“In the late 60s, Edie Sedgwick was a model who was briefly the beautiful face of the underground.  Vogue called her a “youthquaker.”  She made films with Andy Warhol, she dated the rich and the famous and for a brief time, she was one of the most famous women in America.  But a childhood full of tragedy and abuse had left Edie fragile and unprepared to deal with the pressures of being famous.  She was fed drugs by those who claimed to care about her, she had numerous mental breakdowns, and, when she was at her most vulnerable, she was pushed away and rejected by the same people who had loved her when she was on top of the world.  Edie died because, when she asked for help, nobody was willing to listen.


Edie Sedgwick (1943 — 1971)

I guess I should explain something.  I don’t believe in reincarnation but if I did, I would swear that I was Edie Sedwick in a past life.  Of all the great icons of the past, she, Clara Bow, andVictoria Woodhull are the ones to whom I feel the closest connection. (Edie is the reason why, for the longest time, I assumed I would die when I was 28.  But now I’m 29, so lucky me.)”

(Incidentally, I wrote that two years ago and I’m still alive so, once again, lucky me.)

Anyway, my point is that I’m always going to be a hundred times more critical of a film about Edie Sedgwick as I would be about any other film.  If you’re already guessing that I didn’t particularly care for Factory Girl, you’re right.  However, there are some people whose opinions I respect and some of them love this film.

Anyway, Factory Girl is a biopic that’s structured so conventionally that it even opens with Edie (played by Sienna Miller) narrating her story to an unseen interviewer.  I can count on one hand the number of successful biopics that have featured someone telling the story of their life to an unseen interviewer.  It’s a conventional and kind of boring technique.  Anyway, the film follows all of the expected beats.  Edie arrives in New York.  Edie is spotted by Andy (Guy Pearce).  Edie makes films with Warhol.  Her famous dance in Vinyl is recreated.  Edie becomes Andy’s platonic girlfriend but then, she meets and falls in love with Bob Dylan…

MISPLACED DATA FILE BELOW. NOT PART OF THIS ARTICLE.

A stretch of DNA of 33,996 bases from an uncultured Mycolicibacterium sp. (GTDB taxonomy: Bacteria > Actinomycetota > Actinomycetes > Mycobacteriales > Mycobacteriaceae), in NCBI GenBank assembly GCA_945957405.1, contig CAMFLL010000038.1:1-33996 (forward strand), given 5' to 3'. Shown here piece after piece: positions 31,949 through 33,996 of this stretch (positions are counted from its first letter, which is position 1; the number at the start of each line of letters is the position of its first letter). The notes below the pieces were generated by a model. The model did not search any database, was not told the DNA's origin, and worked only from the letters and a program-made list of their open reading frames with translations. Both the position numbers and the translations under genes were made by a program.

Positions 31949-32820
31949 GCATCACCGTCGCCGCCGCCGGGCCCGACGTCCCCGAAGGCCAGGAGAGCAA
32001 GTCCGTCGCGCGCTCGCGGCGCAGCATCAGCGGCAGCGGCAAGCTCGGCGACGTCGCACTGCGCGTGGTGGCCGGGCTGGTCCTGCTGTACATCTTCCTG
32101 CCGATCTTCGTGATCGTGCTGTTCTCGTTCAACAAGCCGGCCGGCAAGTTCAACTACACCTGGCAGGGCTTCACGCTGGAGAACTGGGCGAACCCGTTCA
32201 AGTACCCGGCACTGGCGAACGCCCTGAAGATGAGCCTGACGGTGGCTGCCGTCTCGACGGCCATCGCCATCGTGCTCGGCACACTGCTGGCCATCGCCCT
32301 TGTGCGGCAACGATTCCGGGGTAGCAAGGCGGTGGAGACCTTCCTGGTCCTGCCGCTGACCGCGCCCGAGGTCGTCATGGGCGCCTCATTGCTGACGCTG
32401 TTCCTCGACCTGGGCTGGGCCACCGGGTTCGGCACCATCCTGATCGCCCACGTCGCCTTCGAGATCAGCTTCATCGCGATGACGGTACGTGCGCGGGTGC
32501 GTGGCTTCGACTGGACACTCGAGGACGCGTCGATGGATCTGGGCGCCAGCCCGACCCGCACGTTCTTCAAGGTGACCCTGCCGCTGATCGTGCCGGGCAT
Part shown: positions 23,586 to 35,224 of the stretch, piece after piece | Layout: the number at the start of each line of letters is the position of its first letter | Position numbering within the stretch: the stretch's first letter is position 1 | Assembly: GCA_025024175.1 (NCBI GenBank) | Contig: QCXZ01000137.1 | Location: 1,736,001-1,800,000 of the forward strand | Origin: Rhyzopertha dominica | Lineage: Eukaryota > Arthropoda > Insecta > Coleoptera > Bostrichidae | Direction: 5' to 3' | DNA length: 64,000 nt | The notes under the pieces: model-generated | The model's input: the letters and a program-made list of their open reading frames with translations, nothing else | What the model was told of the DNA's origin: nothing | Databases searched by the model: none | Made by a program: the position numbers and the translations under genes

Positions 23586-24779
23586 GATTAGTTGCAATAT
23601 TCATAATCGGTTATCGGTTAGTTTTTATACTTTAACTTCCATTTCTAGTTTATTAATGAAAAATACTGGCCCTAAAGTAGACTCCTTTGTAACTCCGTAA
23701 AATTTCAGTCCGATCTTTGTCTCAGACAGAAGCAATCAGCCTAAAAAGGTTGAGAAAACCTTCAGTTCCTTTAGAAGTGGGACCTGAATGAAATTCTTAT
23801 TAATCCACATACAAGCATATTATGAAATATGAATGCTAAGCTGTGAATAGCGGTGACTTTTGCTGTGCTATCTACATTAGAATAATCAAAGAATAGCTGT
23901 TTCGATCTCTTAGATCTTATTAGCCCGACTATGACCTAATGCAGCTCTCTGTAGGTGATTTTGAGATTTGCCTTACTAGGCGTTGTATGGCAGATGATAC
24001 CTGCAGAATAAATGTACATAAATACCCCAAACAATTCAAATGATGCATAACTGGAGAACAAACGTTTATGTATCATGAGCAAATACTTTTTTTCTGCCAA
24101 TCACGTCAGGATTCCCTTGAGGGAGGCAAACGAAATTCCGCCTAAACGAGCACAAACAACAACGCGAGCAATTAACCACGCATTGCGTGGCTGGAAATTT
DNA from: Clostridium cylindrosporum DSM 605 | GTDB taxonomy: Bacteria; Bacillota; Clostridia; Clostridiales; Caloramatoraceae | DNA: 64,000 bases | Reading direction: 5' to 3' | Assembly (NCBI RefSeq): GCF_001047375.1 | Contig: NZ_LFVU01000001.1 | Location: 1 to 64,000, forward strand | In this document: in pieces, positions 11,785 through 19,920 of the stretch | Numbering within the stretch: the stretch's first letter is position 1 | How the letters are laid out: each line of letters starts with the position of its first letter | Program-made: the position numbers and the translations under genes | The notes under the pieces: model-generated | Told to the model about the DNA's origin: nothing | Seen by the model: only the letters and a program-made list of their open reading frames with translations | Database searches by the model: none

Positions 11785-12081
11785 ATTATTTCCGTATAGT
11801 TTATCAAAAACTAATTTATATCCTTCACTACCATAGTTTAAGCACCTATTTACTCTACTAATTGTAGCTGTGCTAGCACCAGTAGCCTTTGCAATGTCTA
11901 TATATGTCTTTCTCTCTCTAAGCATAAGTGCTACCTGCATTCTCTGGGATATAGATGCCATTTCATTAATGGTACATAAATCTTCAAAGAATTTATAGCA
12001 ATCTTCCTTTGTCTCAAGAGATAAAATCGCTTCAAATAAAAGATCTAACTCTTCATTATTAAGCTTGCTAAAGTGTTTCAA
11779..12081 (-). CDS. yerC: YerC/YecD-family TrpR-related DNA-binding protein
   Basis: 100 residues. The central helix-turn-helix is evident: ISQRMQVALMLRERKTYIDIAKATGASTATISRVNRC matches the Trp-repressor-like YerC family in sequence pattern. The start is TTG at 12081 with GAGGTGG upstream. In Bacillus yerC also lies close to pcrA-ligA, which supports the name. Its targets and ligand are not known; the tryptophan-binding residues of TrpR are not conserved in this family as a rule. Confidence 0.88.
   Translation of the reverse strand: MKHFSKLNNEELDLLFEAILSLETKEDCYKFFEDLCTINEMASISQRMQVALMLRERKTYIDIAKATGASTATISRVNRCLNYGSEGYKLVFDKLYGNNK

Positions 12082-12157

Oh, sorry.  He’s not actually Bob Dylan.  According to the credits, his name is Folksinger.  He says Bob Dylan type stuff.  He rides around on a motorcycle.  He carries a harmonica.  Oh, and he’s played by Hayden Christensen.

See, the first half of Factory Girl is actually not bad.  Sienna Miller gives a pretty good performance as Edie, even if she never comes close to capturing Edie’s unforced charisma.  Despite being several years too old, Guy Pearce is also credible as Andy Warhol.  The film itself is full of crazy 60s clichés but, even so, that’s not always a terrible thing.  Some of those 60s clichés are a lot of fun, if they’re presented with a little imagination.

But then Hayden Christensen shows up as Bob Dylan and the film loses whatever credibility it may have had.  Hayden, who gave his best performance when he played a soulless and largely empty-headed sociopath in Shattered Glass, is totally miscast as a musician who once said that if people really understood what his songs were about, he would have been thrown in jail.  The film attempts to portray Dylan and Warhol as two men fighting for Edie’s soul but Christensen is so outacted by Guy Pearce that it’s never really much of a competition.  Even though the film makes a good case that Edie’s relationship with Andy was ultimately self-destructive, Guy Pearce is still preferable to Hayden Christensen trying to imitate Dylan’s distinctive mumble.

Anyway, Factory Girl doesn’t really work.  Beyond the odd casting of Hayden Christensen, Factory Girl is too conventionally structured.  In its portrayal of the Factory and life in 1960s New York, the film never seems to establish a life beyond all of the familiar clichés.  (Before anyone accuses me of contradicting myself, remember that I said that the old 60s clichés are fun if they’re presented with a little imagination.  That’s a big if.)  At no point, while watching the film, did I feel as if I had been transported back to the past.  If you want to learn about Edie Sedgwick, your best option is to try to track down her Warhol films.


What Lisa Watched Last Night #90: Hostages Episode 1 “Pilot”

Last night, after I got back from dance class, I watched the first episode of the new CBS series, Hostages.


Why Was I Watching It?